It reminds me of an article in the New York Times where they interviewed centenarians (people over 100). The consistent theme was slowly but surely refining your habits, your friends and your hobbies until everything you did brought you the most joy possible. They offered advice like, "Don't go to a dinner party if you don't want to", "This too shall pass" and "Move it or lose it". The wisdom of these simple rules is becoming more and more apparent to me.


I'm definitely guilty of going against the first one. My need for social stimuli is strong. Though lately, I've had to refine it. Losing most of my hearing made a number of social situations I used to love rather unbearable. I'd love a packed rave or a lively restaurant before, but now, those situations are extremely difficult. I can't hear what anyone is saying. I keep getting bumped into because I can't tell which direction sound is coming from (my right ear is mostly deaf so it sounds like everything is coming at me from the left). For a while, I tried to make those situations work. I'd fiddle with my hearing aid app and try to get it dialed in to where I could listen. Now, it's much simpler, I just don't go out to restaurants and raves. Instead we have dinner together each night, where I can hear everything. Even when things open up again, I'm more likely to have a small dinner party than go out where I can't hear anyone. Rather than mourn the situations that no longer work, I'm practicing my cooking and my cocktails to get the most out of what does work.


I've stopped looking at the news. I know it's terrible. The barrage of tragic arrogance and ignorance in politics was draining, not inspiring. Instead I'm choosing a race each week to donate to. This week it's Mark Kelly, who looks close to picking up a senate seat in Arizona. We've already given more than the last two elections combined and will continue donating. I know the problem. I don't need to be reminded of it everyday as long as I keep doing all I can to fix it by putting the Democrats back in power. I've also donated to my local non-profits to help them through this crisis. Time to take the long view as this too shall pass. You're not Atlas. You can't hold all the world's problems day in and day out. Do what you can. Then live your life.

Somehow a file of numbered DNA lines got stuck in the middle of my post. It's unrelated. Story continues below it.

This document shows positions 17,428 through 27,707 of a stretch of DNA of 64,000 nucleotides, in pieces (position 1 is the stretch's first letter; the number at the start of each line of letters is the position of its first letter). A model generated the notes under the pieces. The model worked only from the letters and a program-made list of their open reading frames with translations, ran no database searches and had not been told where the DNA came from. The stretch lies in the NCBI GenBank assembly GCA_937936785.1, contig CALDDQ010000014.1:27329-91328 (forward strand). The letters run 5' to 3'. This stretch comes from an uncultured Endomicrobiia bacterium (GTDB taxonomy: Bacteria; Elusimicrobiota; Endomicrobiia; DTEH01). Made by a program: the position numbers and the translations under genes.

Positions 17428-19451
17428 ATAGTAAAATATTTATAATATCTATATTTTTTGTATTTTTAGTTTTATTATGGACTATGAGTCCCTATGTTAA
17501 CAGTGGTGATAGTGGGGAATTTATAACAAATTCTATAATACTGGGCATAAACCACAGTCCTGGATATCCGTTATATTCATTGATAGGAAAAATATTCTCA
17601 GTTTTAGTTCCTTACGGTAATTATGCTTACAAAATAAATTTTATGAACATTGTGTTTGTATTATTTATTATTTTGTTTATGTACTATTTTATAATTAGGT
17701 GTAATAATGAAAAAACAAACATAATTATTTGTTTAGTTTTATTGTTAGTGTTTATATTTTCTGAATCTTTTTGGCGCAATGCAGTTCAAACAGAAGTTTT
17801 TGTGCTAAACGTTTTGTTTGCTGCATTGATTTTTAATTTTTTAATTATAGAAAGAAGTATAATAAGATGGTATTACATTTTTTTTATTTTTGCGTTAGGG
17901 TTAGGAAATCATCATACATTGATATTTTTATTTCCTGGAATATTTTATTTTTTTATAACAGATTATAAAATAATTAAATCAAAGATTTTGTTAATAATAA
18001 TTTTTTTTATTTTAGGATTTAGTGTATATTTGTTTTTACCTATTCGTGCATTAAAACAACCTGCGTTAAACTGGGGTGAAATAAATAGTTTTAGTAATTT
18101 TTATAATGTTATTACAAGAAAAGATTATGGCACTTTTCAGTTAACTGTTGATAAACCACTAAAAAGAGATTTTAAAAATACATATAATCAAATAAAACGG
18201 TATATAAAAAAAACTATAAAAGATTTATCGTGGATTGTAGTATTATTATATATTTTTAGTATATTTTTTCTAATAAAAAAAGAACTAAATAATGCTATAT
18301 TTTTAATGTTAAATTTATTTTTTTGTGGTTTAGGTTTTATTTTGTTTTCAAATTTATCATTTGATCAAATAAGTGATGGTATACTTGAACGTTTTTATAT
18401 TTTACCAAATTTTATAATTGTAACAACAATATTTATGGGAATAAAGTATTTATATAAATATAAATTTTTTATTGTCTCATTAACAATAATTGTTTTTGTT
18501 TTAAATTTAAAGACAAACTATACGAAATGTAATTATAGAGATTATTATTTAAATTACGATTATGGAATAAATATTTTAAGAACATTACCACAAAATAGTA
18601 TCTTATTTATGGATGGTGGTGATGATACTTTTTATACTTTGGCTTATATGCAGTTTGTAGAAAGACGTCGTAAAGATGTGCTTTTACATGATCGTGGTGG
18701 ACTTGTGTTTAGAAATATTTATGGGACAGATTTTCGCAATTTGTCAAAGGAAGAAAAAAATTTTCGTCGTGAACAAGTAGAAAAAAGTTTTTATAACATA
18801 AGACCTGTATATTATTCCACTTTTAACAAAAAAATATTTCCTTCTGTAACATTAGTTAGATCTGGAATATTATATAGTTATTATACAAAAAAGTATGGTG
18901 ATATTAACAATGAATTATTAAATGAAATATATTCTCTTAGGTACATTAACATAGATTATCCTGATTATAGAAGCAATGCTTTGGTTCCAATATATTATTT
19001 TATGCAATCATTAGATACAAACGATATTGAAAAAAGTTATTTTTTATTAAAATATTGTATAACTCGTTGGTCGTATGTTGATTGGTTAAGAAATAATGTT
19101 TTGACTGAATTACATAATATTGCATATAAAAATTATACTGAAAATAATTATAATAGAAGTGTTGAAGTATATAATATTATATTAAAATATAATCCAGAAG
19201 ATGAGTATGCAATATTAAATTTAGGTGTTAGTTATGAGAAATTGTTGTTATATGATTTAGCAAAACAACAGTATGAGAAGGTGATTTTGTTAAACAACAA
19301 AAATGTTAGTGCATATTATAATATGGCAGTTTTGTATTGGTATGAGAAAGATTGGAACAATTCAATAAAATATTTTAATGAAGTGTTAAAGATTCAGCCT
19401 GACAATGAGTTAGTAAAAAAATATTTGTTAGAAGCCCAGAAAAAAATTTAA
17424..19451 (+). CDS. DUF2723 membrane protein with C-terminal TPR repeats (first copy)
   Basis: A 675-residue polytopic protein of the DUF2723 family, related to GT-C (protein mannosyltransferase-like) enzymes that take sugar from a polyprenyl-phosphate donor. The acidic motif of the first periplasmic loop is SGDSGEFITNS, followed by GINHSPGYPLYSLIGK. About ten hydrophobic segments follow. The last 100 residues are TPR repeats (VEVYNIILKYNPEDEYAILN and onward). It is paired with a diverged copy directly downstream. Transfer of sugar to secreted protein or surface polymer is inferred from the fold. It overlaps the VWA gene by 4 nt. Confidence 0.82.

Finally, I've fallen back in love with my bike and my city. I take Francis for a bike ride at least 3 days a week. There's little traffic in our way. There's plenty of space to keep our distance from other bikers and walkers. I don't consider it exercise or commuting. It's communing. I've got a big steel Long Haul Trucker from Surly, which I call DadBike2.0. It's got a seat for Francis in the back and a milk crate for our backpack and boombox up front. We have no electric assist so everybody passes us as we cruise down the streets playing nothing but happy 80's music. Someone recently told me how they thought people seem colder and more distant after shelter in place. I've found that people are more likely to break into spontaneous dance, but maybe that's because Safety Dance just started playing. On the days we ride, we do about 16-18 miles or about 2+ hours total. Those hours are a moving meditation, a rolling dance party and love letter to a summer that hasn't been cancelled in the least. I'm going to savor every moment of it because this too shall pass.